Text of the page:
April 13 2017, aged 35, a wonderful sunny spring day in London when we welcomed our second child, Wills into the world – a much calmer arrival compared to his sister’s three years previously! He was perfect, and aside from the exhaustion of the early days, life didn’t get any better than this.
Fast forward 8 weeks and I’d made a seemingly great recovery, but as I was running around the park with both children in a double buggy during a buggy fit class, I started to think I must have lost my fitness; either that or I had pushed myself to exercise too soon after birth because I was experiencing a slightly dull ache in the centre of my chest whenever I exerted myself. I foolishly batted it away until it was more convenient to explore. When my husband was home from work a week or so later I took myself to A&E (for expediency if nothing else) who couldn’t find anything wrong. I was quietly comforted and convinced I’d just pulled a muscle in my chest due to lugging two children around.
Another two weeks passed and the heat wave really started to affect me. Walking up to nursery pushing the pushchair the exertional chest ache seemed to ramp up a gear. I decided to ring the doctor that day and book an appointment for later in the week and this time ask for a private referral, again for expediency, I just wanted to get to the bottom of whatever it was quickly. I didn’t have time for this!
Another 10 days later I was in a private cardiologists room explaining my symptoms in a rather blasé way, making light of the situation as I really felt very well in myself. It was only when I was told that I needed to go for an urgent CT scan immediately that I started to wonder if there really was something seriously wrong. Something wasn’t adding up – I was a “slim, fit, young woman” ( my caridologists words!) yet I had angina symptoms associated with someone twice my age and size. Thank God for my wonderful cardiologist for acting so quickly. I repeatedly think back to that day and contemplate the ‘what ifs’ – they make me shudder.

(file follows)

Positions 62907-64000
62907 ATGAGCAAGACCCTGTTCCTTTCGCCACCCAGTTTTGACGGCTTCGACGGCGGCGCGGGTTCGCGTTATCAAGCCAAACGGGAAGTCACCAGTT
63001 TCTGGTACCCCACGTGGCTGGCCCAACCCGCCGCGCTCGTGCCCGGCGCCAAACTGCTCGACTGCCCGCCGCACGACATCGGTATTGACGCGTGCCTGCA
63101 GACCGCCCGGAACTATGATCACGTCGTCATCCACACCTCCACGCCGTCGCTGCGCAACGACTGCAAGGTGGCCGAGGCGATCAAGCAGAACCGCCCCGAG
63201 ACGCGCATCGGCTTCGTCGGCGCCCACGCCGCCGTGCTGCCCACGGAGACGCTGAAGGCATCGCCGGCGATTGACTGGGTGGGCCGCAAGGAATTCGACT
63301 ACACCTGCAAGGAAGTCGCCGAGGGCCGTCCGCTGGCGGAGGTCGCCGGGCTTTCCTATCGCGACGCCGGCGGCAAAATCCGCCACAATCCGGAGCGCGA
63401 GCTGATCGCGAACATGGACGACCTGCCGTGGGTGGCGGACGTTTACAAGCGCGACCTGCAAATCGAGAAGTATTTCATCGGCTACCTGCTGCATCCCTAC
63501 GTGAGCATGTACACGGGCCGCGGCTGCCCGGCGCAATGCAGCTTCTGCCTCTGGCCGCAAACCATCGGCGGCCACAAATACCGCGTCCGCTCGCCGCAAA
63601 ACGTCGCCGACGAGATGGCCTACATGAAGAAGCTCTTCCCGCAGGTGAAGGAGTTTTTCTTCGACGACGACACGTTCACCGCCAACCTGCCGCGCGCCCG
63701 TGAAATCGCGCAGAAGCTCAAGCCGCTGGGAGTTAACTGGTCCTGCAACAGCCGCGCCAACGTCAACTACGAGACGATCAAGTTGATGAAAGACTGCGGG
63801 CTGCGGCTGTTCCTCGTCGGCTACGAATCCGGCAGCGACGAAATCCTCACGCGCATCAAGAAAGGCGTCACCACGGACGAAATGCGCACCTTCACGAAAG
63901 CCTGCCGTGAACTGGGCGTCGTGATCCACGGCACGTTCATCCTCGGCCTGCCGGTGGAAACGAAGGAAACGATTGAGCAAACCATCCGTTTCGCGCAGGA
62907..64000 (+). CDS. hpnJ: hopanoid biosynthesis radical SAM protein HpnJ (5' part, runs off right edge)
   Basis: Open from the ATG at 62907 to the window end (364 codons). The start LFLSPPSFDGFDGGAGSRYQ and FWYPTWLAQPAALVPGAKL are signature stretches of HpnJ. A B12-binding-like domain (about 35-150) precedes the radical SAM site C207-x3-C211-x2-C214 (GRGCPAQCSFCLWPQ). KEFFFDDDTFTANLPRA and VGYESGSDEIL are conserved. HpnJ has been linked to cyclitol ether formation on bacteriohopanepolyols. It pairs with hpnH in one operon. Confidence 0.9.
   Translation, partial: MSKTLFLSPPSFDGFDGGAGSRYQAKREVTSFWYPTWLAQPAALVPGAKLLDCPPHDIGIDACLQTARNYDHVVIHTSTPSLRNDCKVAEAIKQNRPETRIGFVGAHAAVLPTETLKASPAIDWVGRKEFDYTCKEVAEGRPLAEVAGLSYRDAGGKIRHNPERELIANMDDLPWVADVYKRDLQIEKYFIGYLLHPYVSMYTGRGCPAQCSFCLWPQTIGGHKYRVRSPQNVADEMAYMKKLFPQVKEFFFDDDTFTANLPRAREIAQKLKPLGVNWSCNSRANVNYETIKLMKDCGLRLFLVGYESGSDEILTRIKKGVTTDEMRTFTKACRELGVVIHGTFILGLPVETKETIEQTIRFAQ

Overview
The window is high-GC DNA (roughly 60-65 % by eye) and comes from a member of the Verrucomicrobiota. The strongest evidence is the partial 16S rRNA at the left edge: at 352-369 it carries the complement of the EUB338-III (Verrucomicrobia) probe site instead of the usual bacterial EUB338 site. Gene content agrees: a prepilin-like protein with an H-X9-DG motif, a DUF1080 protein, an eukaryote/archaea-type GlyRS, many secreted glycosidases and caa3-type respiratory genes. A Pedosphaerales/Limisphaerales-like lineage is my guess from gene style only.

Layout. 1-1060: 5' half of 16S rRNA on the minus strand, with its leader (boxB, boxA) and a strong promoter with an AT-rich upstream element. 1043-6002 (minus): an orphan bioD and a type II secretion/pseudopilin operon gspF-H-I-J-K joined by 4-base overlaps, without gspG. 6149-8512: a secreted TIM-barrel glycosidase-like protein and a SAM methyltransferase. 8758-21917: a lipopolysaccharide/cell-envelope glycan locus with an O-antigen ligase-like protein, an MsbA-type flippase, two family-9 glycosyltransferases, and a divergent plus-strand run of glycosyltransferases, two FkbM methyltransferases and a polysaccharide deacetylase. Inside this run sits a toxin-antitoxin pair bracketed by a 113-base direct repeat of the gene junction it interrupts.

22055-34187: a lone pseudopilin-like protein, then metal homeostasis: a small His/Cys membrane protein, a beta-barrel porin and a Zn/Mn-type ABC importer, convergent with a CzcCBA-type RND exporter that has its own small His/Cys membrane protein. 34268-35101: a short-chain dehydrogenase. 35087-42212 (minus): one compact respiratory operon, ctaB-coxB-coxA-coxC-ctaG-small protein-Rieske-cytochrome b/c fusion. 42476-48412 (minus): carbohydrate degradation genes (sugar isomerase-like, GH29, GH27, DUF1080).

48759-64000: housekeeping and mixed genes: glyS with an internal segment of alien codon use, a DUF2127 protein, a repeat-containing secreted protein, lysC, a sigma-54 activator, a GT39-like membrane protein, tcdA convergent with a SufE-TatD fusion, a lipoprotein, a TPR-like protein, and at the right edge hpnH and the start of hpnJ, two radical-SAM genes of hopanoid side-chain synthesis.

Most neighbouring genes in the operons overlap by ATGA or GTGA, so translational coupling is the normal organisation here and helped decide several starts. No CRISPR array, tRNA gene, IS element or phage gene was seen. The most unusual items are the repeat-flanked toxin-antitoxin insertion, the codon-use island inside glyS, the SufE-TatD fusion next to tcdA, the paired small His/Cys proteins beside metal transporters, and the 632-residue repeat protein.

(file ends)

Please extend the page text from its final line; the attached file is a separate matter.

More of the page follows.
I went straight for the CT scan alone, still underplaying it all, convinced that as I had been seen privately they were just taking the ‘belt and braces’ approach – how wrong I was. The CT scan in itself was a pretty frightening experience and like nothing I’d ever experienced before having always had a good bill of health. I waited for the radiologist to come and tell me that everything was fine, that I was an enigma, and to confirm my original diagnosis of a pulled chest muscle. But the look on his face told me something entirely different.
There was in fact a tear in my mid right coronary artery – a major artery running into my heart – caused, he said, by pregnancy hormones. It felt like a classic movie moment when everything stops around you, you can see mouths opening and closing but the words were simply not penetrating. I felt hot all over, and had the most deafening high-pitched ringing in my ears. I was desperately trying not to panic or cry, but in the end it got the better of me. In that moment I felt like a tiny child, utterly lost and alone in this clinical corridor. I cried then, not for me, but for my children, my tiny baby who I’d left at home, my deliciously funny little three-year-old girl who was just beginning to make her mark on the world. Then I quickly felt absolutely furious, how dare this happen to me, why now?! I had an inner fight in me that almost made me want to grab the radiologist by his lapels. “I’ve got two tiny children at home that I have absolutely no intention of leaving. Please fix me. Quickly.”